Extramedullary hematopoiesis;Thalassemia;Adrenal Extramedullary hematopoiesis;Thalassemia;Adrenal http://www.colorectalresearch.com/index.php?page=article&article_id=29003 Shahryar Zeighami Shahryar Zeighami Department of Urology, Shiraz University of Medical Sciences, Shiraz, IR Iran Department of Urology, Shiraz University of Medical Sciences, Shiraz, IR Iran Seyed Ali Eslahi Seyed Ali Eslahi Department of Urology, Shiraz University of Medical Sciences, Shiraz, IR Iran; Department of Urology, Shiraz University of Medical Sciences, Shiraz, IR Iran. Tel: +98-7112306972, Fax: +98-7112330724 Department of Urology, Shiraz University of Medical Sciences, Shiraz, IR Iran; Department of Urology, Shiraz University of Medical Sciences, Shiraz, IR Iran. Tel: +98-7112306972, Fax: +98-7112330724 Mohammad Mehdi Hosseini Mohammad Mehdi Hosseini Department of Urology, Shiraz University of Medical Sciences, Shiraz, IR Iran Department of Urology, Shiraz University of Medical Sciences, Shiraz, IR Iran Ali Ariafar Ali Ariafar Department of Urology, Shiraz University of Medical Sciences, Shiraz, IR Iran Department of Urology, Shiraz University of Medical Sciences, Shiraz, IR Iran Sara Pakbaz Sara Pakbaz Pathology Department, Shiraz University of Medical Sciences, Shiraz, IR Iran Pathology Department, Shiraz University of Medical Sciences, Shiraz, IR Iran Mohsen Rastegari Mohsen Rastegari Department of Urology, Shiraz University of Medical Sciences, Shiraz, IR Iran Department of Urology, Shiraz University of Medical Sciences, Shiraz, IR Iran Hajar Khazraei Hajar Khazraei Colorectal Research Center, Shiraz University of Medical Sciences, Shiraz, IR Iran Colorectal Research Center, Shiraz University of Medical Sciences, Shiraz, IR Iran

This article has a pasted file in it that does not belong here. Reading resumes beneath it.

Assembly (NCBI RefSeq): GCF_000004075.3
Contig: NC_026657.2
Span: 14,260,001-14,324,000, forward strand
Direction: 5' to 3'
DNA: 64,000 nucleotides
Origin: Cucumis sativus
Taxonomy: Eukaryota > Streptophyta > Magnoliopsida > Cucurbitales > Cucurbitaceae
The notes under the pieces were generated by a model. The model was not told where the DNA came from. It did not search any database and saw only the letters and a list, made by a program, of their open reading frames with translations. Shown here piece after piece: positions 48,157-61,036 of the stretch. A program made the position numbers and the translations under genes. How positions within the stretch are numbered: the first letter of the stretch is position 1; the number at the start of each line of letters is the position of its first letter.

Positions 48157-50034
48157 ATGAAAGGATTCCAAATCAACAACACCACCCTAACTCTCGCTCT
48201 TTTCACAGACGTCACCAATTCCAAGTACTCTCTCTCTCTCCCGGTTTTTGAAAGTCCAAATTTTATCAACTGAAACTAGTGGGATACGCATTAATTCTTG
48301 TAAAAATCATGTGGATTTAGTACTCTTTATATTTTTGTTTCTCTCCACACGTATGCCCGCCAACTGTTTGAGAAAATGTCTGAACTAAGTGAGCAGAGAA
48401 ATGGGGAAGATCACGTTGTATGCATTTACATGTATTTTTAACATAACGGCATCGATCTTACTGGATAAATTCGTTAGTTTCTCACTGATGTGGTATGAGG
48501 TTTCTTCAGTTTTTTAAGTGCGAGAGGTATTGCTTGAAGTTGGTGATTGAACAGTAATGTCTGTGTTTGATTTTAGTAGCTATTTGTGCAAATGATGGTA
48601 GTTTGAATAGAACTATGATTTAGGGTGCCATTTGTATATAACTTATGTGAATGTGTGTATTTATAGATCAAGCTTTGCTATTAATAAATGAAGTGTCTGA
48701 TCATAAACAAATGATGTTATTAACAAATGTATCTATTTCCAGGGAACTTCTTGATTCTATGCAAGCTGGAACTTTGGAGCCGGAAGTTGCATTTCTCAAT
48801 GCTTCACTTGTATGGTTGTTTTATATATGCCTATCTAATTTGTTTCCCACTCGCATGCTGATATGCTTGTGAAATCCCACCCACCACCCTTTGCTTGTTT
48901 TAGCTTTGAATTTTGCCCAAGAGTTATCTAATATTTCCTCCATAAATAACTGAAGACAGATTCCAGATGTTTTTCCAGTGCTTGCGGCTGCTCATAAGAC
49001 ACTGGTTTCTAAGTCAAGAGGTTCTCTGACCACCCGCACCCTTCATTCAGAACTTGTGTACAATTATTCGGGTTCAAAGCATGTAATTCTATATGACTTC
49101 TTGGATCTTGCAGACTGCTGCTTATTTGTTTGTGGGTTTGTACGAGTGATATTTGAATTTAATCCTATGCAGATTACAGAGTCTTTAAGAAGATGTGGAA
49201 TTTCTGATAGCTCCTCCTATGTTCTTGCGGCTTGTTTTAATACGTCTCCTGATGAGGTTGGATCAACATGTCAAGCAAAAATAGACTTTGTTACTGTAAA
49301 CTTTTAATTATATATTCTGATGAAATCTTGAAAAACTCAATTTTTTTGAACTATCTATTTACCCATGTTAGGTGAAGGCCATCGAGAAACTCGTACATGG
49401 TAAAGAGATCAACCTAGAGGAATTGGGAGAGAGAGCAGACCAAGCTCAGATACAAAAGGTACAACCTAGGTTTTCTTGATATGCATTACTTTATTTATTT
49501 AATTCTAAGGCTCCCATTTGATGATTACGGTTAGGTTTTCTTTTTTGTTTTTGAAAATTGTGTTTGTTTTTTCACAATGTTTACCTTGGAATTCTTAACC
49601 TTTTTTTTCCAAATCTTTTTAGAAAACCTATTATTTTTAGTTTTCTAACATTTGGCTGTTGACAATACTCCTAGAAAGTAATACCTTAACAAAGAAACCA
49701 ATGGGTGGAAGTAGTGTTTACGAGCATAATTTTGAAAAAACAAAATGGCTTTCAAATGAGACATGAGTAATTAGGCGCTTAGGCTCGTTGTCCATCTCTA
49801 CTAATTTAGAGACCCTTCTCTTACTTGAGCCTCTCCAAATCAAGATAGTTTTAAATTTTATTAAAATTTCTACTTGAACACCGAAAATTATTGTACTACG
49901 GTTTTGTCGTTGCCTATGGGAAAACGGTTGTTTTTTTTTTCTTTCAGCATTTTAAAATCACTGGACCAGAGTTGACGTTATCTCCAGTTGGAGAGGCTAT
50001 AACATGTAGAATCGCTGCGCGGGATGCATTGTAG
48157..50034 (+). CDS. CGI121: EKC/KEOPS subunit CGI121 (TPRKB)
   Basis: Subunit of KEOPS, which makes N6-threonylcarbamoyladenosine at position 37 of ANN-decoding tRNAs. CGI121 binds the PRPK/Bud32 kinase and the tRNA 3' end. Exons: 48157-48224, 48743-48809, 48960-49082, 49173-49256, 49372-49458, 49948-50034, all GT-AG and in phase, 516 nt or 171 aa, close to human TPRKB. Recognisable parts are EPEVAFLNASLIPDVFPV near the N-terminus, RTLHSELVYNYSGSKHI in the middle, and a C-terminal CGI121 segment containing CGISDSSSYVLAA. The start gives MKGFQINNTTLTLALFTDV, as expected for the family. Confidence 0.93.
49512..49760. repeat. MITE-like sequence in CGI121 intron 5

en 10.17795/acr-28187 Is Clinical Evaluation Sufficient for Decision Making in Patients With Penetrating Abdominal Trauma? Is Clinical Evaluation Sufficient for Decision Making in Patients With Penetrating Abdominal Trauma? letter letter Wounds, Penetrating;Trauma;Peritonitis;Laparotomy;Peritoneal Lavage Wounds, Penetrating;Trauma;Peritonitis;Laparotomy;Peritoneal Lavage http://www.colorectalresearch.com/index.php?page=article&article_id=28187 Ahmad Izadpanah Ahmad Izadpanah Colorectal Research Center, Shiraz University of Medical Sciences, Shiraz, IR Iran; Colorectal Research Center, Shiraz University of Medical Sciences, Shiraz, IR Iran. Tel: +98-7132306972, Fax: +98-7132330724 Colorectal Research Center, Shiraz University of Medical Sciences, Shiraz, IR Iran; Colorectal Research Center, Shiraz University of Medical Sciences, Shiraz, IR Iran. Tel: +98-7132306972, Fax: +98-7132330724